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WMAS NEWS UPDATE
Sixty people turned out, despite dire weather forecasts, for WMAS’s international mini-festival last Sunday. The event was so successful, and such fun, that we are now calling it WMAS’s first international mini-festival. Because of time constraints, the presentations had to stay short and we had to turn down some people who offered to present, but we will remedy that situation with a second edition sometime in the near future.
Here’s a synopsis of our brief musical trip around the world.
Steve Albertini, our greeter, kicked off the meeting with a variety of pieces: “Canadian Sunset,” “Cumbia Cantina,” “Hesitation Blues,” and “Fan It.”
The formal program started with Mike Rubin who, dressed as a klezmer musician, presented a brief history of Jewish music. According to Mike, Jewish music can be organized into seven categories: Cantorial or Liturgical; Ladino; Klezmer; Yiddish; Israeli; Holiday; and American Jewish music. He played a selection or two in each category and distributed a handout that included the sheet music for those pieces.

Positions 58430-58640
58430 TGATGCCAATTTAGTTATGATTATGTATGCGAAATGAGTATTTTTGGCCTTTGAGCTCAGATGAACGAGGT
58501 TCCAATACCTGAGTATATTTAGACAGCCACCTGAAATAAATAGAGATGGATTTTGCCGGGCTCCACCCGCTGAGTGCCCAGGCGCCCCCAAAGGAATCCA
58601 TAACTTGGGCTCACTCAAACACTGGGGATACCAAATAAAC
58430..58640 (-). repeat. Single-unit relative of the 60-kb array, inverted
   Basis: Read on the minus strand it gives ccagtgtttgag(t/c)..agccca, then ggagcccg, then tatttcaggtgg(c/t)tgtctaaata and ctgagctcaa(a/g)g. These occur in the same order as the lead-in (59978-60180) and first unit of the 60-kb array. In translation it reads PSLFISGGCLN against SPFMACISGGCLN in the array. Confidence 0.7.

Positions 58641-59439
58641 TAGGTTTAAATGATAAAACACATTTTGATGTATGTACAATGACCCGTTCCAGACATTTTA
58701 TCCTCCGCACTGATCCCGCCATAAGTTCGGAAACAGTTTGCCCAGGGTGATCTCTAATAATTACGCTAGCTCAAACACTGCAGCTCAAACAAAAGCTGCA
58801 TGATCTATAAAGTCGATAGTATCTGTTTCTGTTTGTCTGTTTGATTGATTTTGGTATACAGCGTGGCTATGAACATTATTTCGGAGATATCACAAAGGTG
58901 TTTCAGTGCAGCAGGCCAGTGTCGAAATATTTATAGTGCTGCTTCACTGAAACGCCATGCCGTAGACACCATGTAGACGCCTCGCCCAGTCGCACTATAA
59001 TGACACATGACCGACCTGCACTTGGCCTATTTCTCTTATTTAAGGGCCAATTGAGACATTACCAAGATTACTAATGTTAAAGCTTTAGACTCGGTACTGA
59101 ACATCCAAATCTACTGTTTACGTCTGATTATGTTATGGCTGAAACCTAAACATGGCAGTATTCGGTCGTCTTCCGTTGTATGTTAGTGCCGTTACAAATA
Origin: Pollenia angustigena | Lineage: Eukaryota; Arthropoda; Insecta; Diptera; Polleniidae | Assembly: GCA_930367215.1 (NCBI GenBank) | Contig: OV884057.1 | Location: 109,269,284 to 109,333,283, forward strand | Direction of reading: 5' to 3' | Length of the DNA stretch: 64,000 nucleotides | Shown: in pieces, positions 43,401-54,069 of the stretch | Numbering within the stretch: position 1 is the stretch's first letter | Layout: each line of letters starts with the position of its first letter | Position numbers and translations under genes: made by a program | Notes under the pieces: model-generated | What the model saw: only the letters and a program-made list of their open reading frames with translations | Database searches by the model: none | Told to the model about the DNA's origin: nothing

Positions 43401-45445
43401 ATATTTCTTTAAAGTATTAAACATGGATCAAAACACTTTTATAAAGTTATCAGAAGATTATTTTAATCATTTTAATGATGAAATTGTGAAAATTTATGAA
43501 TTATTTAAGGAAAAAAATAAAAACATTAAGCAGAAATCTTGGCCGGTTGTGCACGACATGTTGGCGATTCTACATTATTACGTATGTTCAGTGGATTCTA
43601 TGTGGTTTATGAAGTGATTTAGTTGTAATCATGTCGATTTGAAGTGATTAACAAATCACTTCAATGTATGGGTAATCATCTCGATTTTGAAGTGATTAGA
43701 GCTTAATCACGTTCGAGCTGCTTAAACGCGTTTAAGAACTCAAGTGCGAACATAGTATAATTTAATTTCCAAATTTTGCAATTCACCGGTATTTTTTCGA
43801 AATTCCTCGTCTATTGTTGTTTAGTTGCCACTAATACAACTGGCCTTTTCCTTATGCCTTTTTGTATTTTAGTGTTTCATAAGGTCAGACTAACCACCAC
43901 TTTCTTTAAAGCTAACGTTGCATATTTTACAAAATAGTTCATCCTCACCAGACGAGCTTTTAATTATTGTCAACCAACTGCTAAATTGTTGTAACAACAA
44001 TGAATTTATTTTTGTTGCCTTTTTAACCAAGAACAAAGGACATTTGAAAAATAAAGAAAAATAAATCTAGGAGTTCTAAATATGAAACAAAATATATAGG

Yimeng Huang played recordings of traditional Chinese music, showed pictures of traditional instruments, and explained the Chinese scale and notation system, both of which are completely different from their Western counterparts. She then introduced her friend Liping He, who sang a few Chinese folk songs to Yimeng’s accordion accompaniment. Yimeng had prepared some display boards showing more details about the instruments, notation, and other aspects of Chinese music, and she invited audience members to check them out after the program.
Robert Ford, who grew up in La Paz, Bolivia, and twice represented that country at the Coupe Mondiale accordion competition, played examples of Bolivian folk songs from various regions. He remembered that, in Bolivia, parties would start out with popular music (disco at the time), but as the evening progressed, people would sing, and they would always return to the old folk songs.
Joan Grauman, dressed in a traditional-style Bulgarian dress, played examples of the Bulgarian and Macedonian folk dances she and her Balkan/Gypsy band BAMCO performed together for 18 years, until 2001. Joan was accompanied by former bandmate Brad Sidwell on dumbek, the Middle Eastern drum that is also used in Balkan music. Joan had also brought items to display: mainly clothing and photographs.